Thursday, February 03, 2011
Hugh Grenham Gladwish was born in St. Leonards-on-Sea, Sussex, in 1927, the second son of Reginald Sydney Gladwish and his wife Ellen Muriel (nee Grenham), who were married in 1923. At the age of 15, he came to London to seek his fortune and began working in the then newly formed cartoon department at Gaumont Picture Corporation. Eighteen months later, David Hand arrived to transform the department into G.B. Animation, which proved a great opportunity for Gladwish to train with some of the top people in the industry.
He then joined George Moreno and British Animated Productions as head of their department producing short cartoons, working on the Bubble & Squeek series until Britisih Animated folded. In 1950 he became Art Director for the Fall of the House of Usher produced and directed by Ivan Barnett and starring Gwen Watford, Kay Tendeter and Irving Steen. He subsequently returned to cartoons as a director for the Film Producers Guild.
In 1963, he joined Associated British-Pathe at the invitation of Harry Field, General Manager of the TV and Advertising Films Division, working on such short films as the Ministry of Transport's Look... Signal... Manoeuvre... (1965) road safety campaign. He won a number of awards.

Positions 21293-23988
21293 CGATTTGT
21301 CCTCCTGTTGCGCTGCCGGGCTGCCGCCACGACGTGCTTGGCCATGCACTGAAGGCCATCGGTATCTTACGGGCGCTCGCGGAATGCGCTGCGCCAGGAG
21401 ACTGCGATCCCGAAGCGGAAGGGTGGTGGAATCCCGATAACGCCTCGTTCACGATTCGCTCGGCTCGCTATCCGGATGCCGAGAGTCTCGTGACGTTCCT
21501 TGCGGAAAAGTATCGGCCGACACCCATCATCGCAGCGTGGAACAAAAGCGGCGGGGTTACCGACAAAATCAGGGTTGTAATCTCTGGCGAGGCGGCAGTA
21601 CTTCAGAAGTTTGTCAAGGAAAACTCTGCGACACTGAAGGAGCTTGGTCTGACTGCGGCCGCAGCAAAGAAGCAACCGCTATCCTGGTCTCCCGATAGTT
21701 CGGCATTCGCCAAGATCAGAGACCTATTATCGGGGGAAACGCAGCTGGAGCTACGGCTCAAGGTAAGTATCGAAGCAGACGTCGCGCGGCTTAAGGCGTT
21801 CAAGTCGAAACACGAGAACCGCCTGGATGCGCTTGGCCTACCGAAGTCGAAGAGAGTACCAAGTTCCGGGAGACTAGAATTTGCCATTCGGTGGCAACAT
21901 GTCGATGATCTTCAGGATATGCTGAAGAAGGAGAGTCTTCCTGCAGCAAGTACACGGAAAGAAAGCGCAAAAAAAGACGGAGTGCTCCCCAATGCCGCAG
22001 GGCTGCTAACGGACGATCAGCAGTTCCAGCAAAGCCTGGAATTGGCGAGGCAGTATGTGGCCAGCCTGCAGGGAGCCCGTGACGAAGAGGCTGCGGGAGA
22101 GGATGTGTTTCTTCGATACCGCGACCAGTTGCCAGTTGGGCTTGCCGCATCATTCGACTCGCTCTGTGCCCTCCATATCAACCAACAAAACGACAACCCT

Gladwish directed a few other popular chart bands when he made Cucumber Castle (1970, written by Barry and Maurice Gibb of the Bee Gees and starring them as princes in a medieval musical fantasy alongside Blind Faith (Eric Clapton, Ginger Baker, Steve Winwood & Ric Grech), Vincent Price and a host of comedians that included Eleanor Bron, Pat Coombs, Julian Orchard, Frankie Howerd and Spike Milligan. It was broadcast on BBC2 on Boxing Day 1970.
By then, Gladwish was running his own company, Hugh Gladwish Film Company, making adverts. He also ran Mister Gladwish and Mister Blair Ltd. with John Blair.
Gladwish never married. He died at his flat in Grassington Lodge, Eastbourne, on or around 28 July 2011, aged 84, survived by a brother, Raymond. His funeral took place at Hastings Crematorium on 8 September 2011.
An inquest was held in February 2012 as Gladwish's body was not discovered until 19 August 2011. The coroner, Alan Craze, recorded an open verdict but noted that letters and a will were found on his desk. "It is a probably suicide but there is not enough evidence to show it," said Craze. Gladwish, an intensely private man, discouraged visitors or phonecalls, even hiding his telephone in a drawer so he could not hear it ring.
The walls of Gladwish's flat were hung with nautical scenes he had painted, but his later years were unhappy as he suffered from health problems and depression which had led him to a previous suicide attempt.